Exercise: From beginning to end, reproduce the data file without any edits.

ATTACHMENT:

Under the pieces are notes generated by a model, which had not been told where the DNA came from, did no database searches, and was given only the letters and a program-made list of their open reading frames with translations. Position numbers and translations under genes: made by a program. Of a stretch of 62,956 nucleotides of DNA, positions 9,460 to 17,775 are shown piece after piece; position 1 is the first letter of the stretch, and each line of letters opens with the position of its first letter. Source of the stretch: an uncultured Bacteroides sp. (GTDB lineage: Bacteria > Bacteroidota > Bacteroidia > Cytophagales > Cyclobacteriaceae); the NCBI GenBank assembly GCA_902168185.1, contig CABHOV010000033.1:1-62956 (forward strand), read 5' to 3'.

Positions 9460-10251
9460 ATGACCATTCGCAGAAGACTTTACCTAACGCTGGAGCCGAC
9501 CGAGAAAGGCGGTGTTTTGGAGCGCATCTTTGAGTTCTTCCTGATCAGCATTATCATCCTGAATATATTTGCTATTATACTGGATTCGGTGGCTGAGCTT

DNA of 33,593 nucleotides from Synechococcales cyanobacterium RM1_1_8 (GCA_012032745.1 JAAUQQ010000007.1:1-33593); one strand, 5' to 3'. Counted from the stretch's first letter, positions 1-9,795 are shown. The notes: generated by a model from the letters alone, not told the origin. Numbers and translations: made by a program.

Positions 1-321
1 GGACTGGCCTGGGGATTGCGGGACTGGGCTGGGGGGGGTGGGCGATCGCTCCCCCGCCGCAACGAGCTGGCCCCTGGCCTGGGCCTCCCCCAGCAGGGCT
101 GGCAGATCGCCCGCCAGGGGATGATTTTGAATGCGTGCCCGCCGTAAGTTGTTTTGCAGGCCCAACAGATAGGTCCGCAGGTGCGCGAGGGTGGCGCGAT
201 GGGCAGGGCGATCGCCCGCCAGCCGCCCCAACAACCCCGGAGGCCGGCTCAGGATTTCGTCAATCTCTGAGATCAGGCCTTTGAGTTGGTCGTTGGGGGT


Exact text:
Under the pieces are notes generated by a model, which had not been told where the DNA came from, did no database searches, and was given only the letters and a program-made list of their open reading frames with translations. Position numbers and translations under genes: made by a program. Of a stretch of 62,956 nucleotides of DNA, positions 9,460 to 17,775 are shown piece after piece; position 1 is the first letter of the stretch, and each line of letters opens with the position of its first letter. Source of the stretch: an uncultured Bacteroides sp. (GTDB lineage: Bacteria > Bacteroidota > Bacteroidia > Cytophagales > Cyclobacteriaceae); the NCBI GenBank assembly GCA_902168185.1, contig CABHOV010000033.1:1-62956 (forward strand), read 5' to 3'.

Positions 9460-10251
9460 ATGACCATTCGCAGAAGACTTTACCTAACGCTGGAGCCGAC
9501 CGAGAAAGGCGGTGTTTTGGAGCGCATCTTTGAGTTCTTCCTGATCAGCATTATCATCCTGAATATATTTGCTATTATACTGGATTCGGTGGCTGAGCTT

DNA of 33,593 nucleotides from Synechococcales cyanobacterium RM1_1_8 (GCA_012032745.1 JAAUQQ010000007.1:1-33593); one strand, 5' to 3'. Counted from the stretch's first letter, positions 1-9,795 are shown. The notes: generated by a model from the letters alone, not told the origin. Numbers and translations: made by a program.

Positions 1-321
1 GGACTGGCCTGGGGATTGCGGGACTGGGCTGGGGGGGGTGGGCGATCGCTCCCCCGCCGCAACGAGCTGGCCCCTGGCCTGGGCCTCCCCCAGCAGGGCT
101 GGCAGATCGCCCGCCAGGGGATGATTTTGAATGCGTGCCCGCCGTAAGTTGTTTTGCAGGCCCAACAGATAGGTCCGCAGGTGCGCGAGGGTGGCGCGAT
201 GGGCAGGGCGATCGCCCGCCAGCCGCCCCAACAACCCCGGAGGCCGGCTCAGGATTTCGTCAATCTCTGAGATCAGGCCTTTGAGTTGGTCGTTGGGGGT